Reading is an act of memory. This is not how we think of it, but it was how early readers of scripture thought of it, and perhaps we need reminding. This exquisitely worked Caroline silk bookmark offers a material embodiment of a key principle of devotional reading: the ability to mark several places at once. The bookmark itself asks to be read: zoom in close to see the Latin text stitched into each strand. These are each lines from the medieval prayer ‘Anima Christi,’ which was associated in the seventeenth century with the Society of Jesus. It was used with an embroidered Protestant bible, suggesting an unexpected intimacy between Catholic and Protestant texts—one of either protective concealment of Catholic affiliation behind a Protestant veneer, or of the adaptation of Catholic devotional models to Protestant faith. It reminds us that to both sides of this deep divide belonged, ultimately, a single reading practice: one that depended on acts of attention and memory memorialized in the tools of their practice. BW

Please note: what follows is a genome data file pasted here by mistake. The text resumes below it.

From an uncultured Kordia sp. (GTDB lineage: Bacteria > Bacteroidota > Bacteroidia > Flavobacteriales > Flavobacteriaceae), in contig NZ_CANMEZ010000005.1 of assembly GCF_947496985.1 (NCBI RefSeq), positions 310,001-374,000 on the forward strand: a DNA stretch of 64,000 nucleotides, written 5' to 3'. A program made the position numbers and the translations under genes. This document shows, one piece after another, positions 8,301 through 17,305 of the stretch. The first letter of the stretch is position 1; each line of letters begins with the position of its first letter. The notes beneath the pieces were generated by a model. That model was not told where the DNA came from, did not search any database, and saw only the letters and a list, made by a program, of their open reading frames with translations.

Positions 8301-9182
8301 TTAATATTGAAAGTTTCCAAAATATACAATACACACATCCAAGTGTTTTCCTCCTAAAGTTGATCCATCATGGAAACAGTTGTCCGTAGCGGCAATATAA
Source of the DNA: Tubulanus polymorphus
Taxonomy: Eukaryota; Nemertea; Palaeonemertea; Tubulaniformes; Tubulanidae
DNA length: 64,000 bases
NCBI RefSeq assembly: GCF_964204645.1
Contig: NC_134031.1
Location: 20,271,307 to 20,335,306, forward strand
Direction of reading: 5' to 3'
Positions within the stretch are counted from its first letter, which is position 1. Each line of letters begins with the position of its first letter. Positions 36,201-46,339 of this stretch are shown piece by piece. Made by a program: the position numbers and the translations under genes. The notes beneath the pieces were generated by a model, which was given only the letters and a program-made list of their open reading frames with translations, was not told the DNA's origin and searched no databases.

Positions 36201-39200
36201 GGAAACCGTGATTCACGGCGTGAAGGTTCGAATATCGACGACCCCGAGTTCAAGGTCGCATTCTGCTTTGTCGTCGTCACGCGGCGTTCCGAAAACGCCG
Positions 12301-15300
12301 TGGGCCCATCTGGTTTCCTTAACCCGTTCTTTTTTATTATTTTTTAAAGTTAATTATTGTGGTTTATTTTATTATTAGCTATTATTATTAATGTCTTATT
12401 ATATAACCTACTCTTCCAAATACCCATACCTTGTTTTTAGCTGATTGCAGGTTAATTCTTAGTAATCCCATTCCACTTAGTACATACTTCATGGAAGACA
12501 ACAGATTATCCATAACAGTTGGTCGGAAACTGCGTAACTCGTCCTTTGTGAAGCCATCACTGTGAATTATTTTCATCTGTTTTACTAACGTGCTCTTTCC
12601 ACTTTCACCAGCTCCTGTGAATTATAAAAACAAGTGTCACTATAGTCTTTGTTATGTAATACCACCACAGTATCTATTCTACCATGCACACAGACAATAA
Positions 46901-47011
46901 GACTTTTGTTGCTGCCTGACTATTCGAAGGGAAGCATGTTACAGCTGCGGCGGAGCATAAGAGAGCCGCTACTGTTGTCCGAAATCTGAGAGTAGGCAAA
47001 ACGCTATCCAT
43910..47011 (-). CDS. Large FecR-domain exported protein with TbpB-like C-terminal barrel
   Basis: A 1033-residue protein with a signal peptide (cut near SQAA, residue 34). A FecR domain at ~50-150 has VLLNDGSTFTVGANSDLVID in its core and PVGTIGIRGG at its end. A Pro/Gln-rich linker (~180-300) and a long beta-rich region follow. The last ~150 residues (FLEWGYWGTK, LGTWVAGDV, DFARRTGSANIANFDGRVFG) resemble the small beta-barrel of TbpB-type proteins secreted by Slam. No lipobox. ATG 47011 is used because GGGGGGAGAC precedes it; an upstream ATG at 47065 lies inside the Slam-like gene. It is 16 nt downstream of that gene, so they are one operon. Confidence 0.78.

The Holy Bible: containing the Olde Testament and the New. Newly translated out of the originall tongues: and with the former translations diligently compared and revised: by His Maiesties speciall commandement (London: Robert Barker and the Assigns of John Bill,1632).
By kind permission of Bible Society
A pencil note on the fly-leaf of this book suggests it may have belonged to Princess Elizabeth, daughter of King George III.
Peter Stallybrass, ‘Books and Scrolls: Navigating the Bible,’ in Jennifer Anderson and Elizabeth Sauer, eds., Books and Readers in Early Modern England (Philadelphia, 2007), pp. 42-79.